Saturday, September 28, 2013

The Original Denis Leary

Today we think of Johnny and Roy as an ancient historical portrayal of firefighters; their all-American wholesomeness overtaken by more complex characters and stories in Backdraft, Ladder 49, Rescue Me, and now Chicago Fire.  All of these, and the original “Emergency” are but Johnny-come-lately’s (pun intended) to the original and main theatrical firefighter of American History. 

Fireman Mose Humphreys was played by actor Frank Chanfrau in thousands of performances on stages throughout the country in the 1840s and 1850s.  Although nine scripts were written, only one survives.  He became an urban folk hero; the personification of New York firemen and to some degree, all volunteers of the day. 

Mose was a cigar smoking, heavy drinking, hard fighting, baby rescuing, rowdy fireman who stood for good against con-men, crooks, and politicians.  Think Denis Leary before there was Denis Leary.  The working class of the day related to the character and stories as he protected the community, rescued “damsels,” and fought the politicians.  The middle class viewed him differently as a symbol of societal unrest. 

The performances in the 1800s resulted in something more than just entertainment.  They provided fuel for debates on fire department reform, particularly in cities which experienced firefighter violence.  While many historians today agree that the early stories of firemen fighting each other on scenes were overblown and not as widespread as legend has it, the instances which did occur were likely magnified by the fictional portrayal.  Mose became a caricature, and as he grew in popularity, so did the inaccurate perceptions that all firefighters were involved in violent behavior. 

In today’s world with the pervasive presence of social media, you tube, and myriad other forms of entertainment, this past history is interesting in showing that public perception being shaped by art is not new.  There was no actual Mose, but his character was based—with obvious fictional liberties—on the characteristics observed in firemen of the day.  That a fictional character influenced public debate and change in the fire services of the day should be instructional to us.  Who is more real; Tommy Gavin or Johnny and Roy?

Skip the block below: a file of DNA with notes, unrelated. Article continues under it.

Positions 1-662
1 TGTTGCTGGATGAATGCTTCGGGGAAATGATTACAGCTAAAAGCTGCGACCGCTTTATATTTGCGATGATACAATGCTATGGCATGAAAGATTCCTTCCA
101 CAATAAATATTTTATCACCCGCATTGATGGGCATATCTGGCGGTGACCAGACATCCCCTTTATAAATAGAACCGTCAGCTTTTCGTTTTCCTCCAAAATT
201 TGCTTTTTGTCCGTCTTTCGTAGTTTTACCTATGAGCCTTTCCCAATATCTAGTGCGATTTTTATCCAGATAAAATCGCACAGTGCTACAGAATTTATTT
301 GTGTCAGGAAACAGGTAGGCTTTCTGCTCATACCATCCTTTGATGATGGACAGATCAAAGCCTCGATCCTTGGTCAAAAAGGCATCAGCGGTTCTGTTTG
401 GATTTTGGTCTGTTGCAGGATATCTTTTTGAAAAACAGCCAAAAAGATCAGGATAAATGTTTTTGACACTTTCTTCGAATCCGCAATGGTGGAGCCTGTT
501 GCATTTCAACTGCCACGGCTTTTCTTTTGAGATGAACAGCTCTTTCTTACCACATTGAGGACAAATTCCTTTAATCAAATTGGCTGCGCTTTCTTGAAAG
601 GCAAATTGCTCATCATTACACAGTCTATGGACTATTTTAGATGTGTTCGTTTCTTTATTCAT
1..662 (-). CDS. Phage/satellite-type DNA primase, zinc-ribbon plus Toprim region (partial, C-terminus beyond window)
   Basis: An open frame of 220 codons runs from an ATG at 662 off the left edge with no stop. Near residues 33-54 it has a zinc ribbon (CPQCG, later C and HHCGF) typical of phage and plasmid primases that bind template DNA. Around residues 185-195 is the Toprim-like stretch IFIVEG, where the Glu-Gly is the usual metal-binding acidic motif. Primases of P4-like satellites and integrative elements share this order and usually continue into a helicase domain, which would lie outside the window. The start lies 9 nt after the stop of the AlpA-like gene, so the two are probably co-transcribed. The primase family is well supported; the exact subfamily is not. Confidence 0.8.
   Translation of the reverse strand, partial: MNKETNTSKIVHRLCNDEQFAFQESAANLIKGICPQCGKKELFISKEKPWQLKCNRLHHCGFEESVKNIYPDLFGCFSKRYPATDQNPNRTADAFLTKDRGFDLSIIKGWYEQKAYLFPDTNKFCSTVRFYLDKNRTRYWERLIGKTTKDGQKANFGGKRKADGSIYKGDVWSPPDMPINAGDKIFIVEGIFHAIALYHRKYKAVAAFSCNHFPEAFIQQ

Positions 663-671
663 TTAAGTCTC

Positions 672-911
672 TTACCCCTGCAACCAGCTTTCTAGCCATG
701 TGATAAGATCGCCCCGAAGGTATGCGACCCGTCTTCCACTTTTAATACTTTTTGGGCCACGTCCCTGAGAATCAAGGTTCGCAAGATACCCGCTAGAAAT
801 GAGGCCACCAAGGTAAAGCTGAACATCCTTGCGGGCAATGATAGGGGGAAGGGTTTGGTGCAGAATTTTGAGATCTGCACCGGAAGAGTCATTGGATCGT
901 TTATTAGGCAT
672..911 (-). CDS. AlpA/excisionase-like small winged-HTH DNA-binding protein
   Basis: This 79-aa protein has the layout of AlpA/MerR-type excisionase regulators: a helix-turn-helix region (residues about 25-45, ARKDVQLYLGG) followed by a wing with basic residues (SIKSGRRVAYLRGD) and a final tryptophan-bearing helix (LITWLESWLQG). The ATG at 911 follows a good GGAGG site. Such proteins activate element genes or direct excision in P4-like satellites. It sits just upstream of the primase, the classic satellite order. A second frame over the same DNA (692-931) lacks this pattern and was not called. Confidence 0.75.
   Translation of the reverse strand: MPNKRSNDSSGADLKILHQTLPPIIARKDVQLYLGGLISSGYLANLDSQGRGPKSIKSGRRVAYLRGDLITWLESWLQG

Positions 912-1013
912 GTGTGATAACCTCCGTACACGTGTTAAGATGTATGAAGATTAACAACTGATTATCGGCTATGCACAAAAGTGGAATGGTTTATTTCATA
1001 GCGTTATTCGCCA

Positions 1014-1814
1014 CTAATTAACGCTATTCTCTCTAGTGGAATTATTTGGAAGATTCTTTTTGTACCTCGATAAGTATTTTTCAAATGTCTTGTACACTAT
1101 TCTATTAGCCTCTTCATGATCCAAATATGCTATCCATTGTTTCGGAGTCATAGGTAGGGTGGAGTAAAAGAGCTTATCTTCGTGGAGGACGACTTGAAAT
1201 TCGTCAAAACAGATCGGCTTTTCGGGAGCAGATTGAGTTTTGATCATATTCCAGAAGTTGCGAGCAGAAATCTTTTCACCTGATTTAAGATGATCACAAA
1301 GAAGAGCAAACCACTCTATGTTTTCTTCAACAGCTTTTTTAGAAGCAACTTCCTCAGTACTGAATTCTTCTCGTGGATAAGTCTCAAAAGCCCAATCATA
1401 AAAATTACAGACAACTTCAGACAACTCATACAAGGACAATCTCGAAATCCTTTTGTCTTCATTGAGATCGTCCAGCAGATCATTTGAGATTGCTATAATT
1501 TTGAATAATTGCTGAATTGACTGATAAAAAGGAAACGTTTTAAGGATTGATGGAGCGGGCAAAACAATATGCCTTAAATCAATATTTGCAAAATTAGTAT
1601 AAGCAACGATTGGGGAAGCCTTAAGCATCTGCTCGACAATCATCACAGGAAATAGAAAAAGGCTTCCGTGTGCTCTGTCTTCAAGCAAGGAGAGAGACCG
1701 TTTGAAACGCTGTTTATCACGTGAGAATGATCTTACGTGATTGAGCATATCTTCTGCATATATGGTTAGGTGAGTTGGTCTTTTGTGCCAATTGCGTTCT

Sunday, September 15, 2013

Are We Better Off?

Not long ago, I had one of those “solve the world’s problems” conversations with a close friend of mine.  We do this from time to time and although we accomplish absolutely nothing, changing not a thing, we both feel better at the conclusion.  Part of this particular chat covered a topic not new to us and one we’ve “solved” before.  The operative question was “have the technological ‘improvements’ to fire apparatus actually resulted in being able to better extinguish fires?”   

Our short answer to this burning question was “no.”  There is no question that today’s apparatus with the enclosed cab is far safer and has gone some distance in reducing injuries and fatalities from the days of open jump seats and riding the back step (getting dressed on the back step wasn’t just crazy—it was stupid).  That, however, was not what we were talking about.  It was more fundamental concept; that of putting wet stuff on red stuff.   

My friend and I both started with engines without crosslays; back when all pre-connects came off the back (one thing from the old days that seems to slowly be regaining some favor).  The pump had two gauges.  If two lines of different lengths or sizes were in operation, the pump operator established his pressure (yes it was always a him back then—no editorial comment intended) and gated the other line down by experience and feel.  Not the most accurate method, but it worked well for generations.  What the pump panel didn’t look like was the cock pit of the space shuttle, which some of today’s bear a striking resemblance to.   

Individual gauges?  Love them.  But flow meters, electronic valves, etc. simply add more things to break.  I won’t even begin to talk about adding CAFS to the equation; a subject for another day.  Not needing a ladder to get up to the deck gun was arguably an advantage of old versus new; and reaching hose lines and ground ladders without having to climb another one. 
Pumps ran, lines and ladders were pulled, and fires went out in the old days.  Simple has some attractive benefits.  It breaks less often, is easier to maintain and, arguably, to teach.  I’m not advocating a return to the open cab ’68 of yesteryear, but ask yourself honestly if the fires are going out better, quicker, or easier with the increased complexity of modern engines and if you’re honest, the truth is obvious.